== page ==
An Interview With Agunda Okeyo
Agunda Okeyo is, above all, an activist. While her work spans from the writing desk to the director’s chair, all of her projects have a unifying focus: raising awareness about feminism and the neo-civil rights movement.
One of the more famous events she organizes is "Sisters of Comedy," a comedy show that features comediennes of color and which is hosted at comedy club Caroline’s in New York, the city she calls home. Established in 2014, the show also centers around a different, socially relevant theme each year. It's especially important because it grants a voice to women of color in show business, proving to the comedy world that women of color can (of course) be funny and fill theater seats.
Ms. Okeyo spoke to us about this important work.
David Guirgis: Female comics are few and far between in the comedy world — especially WOC comics. What work needs to be done to ensure this ceiling is broken?
Agunda Okeyo: I think there needs to be more talented comedians given the opportunity to headline shows. Often bookers explain away a lack of diversity by claiming there are not enough top notch talents out there who are women or WOC — hence only one getting through the door at a time. But with greater opportunity to perform in some of these white male spaces, people will be surprised to find the talent is out there. Further, as a black woman producing shows, I strongly believe in diversity on stage and behind the scenes. By virtue of my position, for nearly 3 years now I have actively made diversity an imperative. It's where everything starts me.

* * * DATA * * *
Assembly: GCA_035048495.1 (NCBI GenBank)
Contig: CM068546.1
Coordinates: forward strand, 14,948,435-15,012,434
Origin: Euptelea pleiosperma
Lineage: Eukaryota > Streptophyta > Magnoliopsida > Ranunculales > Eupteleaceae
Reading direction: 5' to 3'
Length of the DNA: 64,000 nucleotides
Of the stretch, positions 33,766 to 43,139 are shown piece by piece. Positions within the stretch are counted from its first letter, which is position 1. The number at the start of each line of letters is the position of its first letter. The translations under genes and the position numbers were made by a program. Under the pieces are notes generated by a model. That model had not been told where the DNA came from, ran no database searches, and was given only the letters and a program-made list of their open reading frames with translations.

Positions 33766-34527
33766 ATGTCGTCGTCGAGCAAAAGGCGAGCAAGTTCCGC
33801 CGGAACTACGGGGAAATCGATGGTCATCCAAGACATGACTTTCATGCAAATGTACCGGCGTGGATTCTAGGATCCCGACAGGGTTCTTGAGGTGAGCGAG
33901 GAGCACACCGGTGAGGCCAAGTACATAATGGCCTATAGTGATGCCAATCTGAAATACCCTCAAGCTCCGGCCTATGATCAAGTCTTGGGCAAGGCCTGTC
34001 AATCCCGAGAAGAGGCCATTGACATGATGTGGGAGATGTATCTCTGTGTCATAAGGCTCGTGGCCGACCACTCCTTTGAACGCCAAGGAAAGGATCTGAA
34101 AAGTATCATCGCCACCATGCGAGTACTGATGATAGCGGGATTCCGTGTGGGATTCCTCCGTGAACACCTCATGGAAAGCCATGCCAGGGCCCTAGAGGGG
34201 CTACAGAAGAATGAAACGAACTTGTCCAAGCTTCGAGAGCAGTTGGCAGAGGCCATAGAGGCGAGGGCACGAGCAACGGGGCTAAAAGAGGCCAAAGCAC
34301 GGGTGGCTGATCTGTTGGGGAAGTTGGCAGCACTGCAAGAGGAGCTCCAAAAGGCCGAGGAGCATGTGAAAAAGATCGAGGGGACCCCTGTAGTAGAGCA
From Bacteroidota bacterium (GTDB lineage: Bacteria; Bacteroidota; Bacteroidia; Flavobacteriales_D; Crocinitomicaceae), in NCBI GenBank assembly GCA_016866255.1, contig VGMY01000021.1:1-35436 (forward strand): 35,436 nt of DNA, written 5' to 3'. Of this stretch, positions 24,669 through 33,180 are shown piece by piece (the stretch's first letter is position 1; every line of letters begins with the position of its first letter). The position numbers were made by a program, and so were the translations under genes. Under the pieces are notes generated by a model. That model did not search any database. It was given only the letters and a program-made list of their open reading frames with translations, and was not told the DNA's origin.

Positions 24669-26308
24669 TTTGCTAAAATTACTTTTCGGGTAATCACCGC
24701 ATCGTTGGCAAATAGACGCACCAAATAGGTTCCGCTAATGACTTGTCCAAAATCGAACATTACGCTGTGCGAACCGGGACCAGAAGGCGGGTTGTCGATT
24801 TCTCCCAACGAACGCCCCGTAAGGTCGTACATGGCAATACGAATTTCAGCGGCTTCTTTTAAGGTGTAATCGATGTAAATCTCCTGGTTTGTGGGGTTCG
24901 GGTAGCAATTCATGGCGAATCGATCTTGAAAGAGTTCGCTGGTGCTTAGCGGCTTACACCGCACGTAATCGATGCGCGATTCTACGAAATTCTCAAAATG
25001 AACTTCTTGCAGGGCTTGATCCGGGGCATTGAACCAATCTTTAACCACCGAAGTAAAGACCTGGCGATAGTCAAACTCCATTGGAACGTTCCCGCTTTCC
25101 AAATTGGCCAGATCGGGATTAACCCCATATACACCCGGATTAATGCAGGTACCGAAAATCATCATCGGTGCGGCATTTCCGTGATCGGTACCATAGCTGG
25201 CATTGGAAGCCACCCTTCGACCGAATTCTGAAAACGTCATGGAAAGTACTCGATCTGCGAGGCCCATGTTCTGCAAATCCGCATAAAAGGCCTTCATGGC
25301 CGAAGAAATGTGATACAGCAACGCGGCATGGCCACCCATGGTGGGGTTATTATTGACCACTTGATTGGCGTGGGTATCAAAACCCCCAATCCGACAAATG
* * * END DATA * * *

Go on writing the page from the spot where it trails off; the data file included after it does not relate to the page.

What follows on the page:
DG: Unfortunately, the prevalence of harassment and sexual assault in the comedy world has also recently come to light. What are your experiences navigating the culture of misogyny as you manage and create events such as Sisters of Comedy?
AO: It might sound strange, but I grew up with only brothers and have made it a point to understand the thought processes of men. I know progressive men, like my brothers, and I know sexist men, like Trump. Men who indulge in misogyny have extremely fragile egos and, in my experience, are loath to relinquish their perceived power; thus much like with racists, I don't attempt to change their mind with words (though I enjoy a good debate). I affect change with actions. I work hard, compete, and actively seek to disavow them of their misguided opinions by being successful at what I uniquely can do, by any means necessary.
DG: Your theme this year is "dedicated to equality and tolerance in light of an increasingly polarizing election cycle." In July, however, you co-sponsored a show with Black Lives Matter to raise funds for BLM Pasadena's Jasmine Abdullah. How does your project and work address intersectionality, consider that "mainstream" BLM has been criticized in the past by somefor its different responses to women and LGBT+ individuals?
AO: I think BLM is wholeheartedly intersectional and inclusive of LBGTQ folks, especially since two of the three women who founded BLM are also queer. I myself produce the only all black woman comedy show at any of the top clubs in NYC and am pansexual. All this is to say that my show, though geared towards the black community and fully committed to black women, is an inclusive space for all people to laugh, reflect and celebrate. I would say the same is true for BLM as committed to the call that "black lives matter," but not at the expense of other lives and inclusive of all allies who wish to answer the call.
DG: In light of recent events, specifically the rise of sexism and racism in the wake of Donald Trump, what do you want the public to take away from both the material of the stand-up comedians and the fact that such an event is being held to begin with?